Worse still she is an unsuccessful prop of a UNP under a rightwing neoliberal leadership, while she was earlier a bitter opponent of the UNP under President Premadasa, a populist who was the closest to the line of SWRD’s SLFP ever to emerge within the UNP—and a man with whom Chandrika’s charismatic and progressive husband, Vijaya Kumaratunga (the Barack Obama that Sri Lanka never had), had a political dialogue and an equation! So Chandrika rejected the UNP when it was under progressive, patriotic leadership but embraced it when it came under the most rightwing, pro-imperialist leadership ever! It is as if SWRD Bandaranaike supported a coalition government with Sir John Kotelawela’s UNP, instead of overthrowing it!

The SLFP Sixteen have just saved the party from the fatal electoral consequences of Chandrika’s line. She is hardly the slinky femme fatale of Hollywood movies, but she was proving to be a femme fatale for the SLFP, to be sure—so vertical was its fall in electoral performance, following, and in consequence of, her policy of alignment with Ranil’s UNP.

Susil Premajayanth, SB Dissanaike, Dayasiri Jayasekara, Thilanga Sumathipala, Lakshman Yapa Abeywardena et al, must be congratulated on their backbone and their intelligence in offering to rescue their party from the fate of the Titanic.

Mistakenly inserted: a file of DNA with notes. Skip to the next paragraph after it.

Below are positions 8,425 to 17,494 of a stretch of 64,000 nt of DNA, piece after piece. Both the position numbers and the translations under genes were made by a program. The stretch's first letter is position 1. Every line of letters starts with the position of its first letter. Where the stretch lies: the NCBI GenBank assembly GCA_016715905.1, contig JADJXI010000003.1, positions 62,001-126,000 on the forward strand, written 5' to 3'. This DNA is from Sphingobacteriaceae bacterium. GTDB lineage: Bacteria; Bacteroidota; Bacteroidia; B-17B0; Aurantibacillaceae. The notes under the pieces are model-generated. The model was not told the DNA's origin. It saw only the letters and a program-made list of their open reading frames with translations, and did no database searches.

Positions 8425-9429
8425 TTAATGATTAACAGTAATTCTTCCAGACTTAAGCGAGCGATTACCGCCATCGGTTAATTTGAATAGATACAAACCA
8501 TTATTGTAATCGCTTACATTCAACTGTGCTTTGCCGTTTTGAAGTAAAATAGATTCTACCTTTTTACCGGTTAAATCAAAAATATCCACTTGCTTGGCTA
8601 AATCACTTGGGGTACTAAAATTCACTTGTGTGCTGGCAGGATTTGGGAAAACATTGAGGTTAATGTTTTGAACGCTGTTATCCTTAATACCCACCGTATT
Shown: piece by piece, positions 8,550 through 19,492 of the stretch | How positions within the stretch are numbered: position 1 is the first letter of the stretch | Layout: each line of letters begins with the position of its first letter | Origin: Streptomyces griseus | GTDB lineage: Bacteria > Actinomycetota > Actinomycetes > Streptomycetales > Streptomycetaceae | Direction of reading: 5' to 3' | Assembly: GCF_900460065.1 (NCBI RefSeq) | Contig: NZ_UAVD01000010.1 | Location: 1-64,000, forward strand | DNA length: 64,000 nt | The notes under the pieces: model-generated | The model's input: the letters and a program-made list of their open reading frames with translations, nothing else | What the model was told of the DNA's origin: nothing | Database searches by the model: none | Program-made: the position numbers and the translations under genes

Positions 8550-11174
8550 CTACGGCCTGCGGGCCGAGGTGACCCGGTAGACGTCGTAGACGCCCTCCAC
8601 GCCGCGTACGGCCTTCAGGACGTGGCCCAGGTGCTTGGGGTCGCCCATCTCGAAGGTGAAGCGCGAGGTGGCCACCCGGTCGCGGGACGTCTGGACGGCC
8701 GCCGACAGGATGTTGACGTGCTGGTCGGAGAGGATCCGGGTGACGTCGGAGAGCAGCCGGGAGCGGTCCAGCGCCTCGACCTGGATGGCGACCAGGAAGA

Any doubt that the ship is sinking was dispelled when the senior-most UNP parliamentarian, John Amaratunga, said on TV news (Wednesday April 11th evening) that “apata thiyenney thava avurudu ekahamaarai ney?Janathaava monavagey theenduvak deiyda kiyala kiyanna be ney?” Which in translation means: “we have only one and a half years more. After all we cannot say what the judgment of the people will be”. Coming from John Amaratunga this is tantamount to a senior doctor who is a close relative of the patient announcing that the latter has only one and a half years to live!

Further indications of the inevitable fate of this government came from a moderate ideologue of the SLFP, Reginald Cooray, Governor of the Northern Province, who urged that an early parliamentary election is the only way out of the mounting political crisis. That this looking like the only way out of the governmental gridlock is evidenced by the fact that the JVP’s Lal Kantha also urged an early Parliamentary election.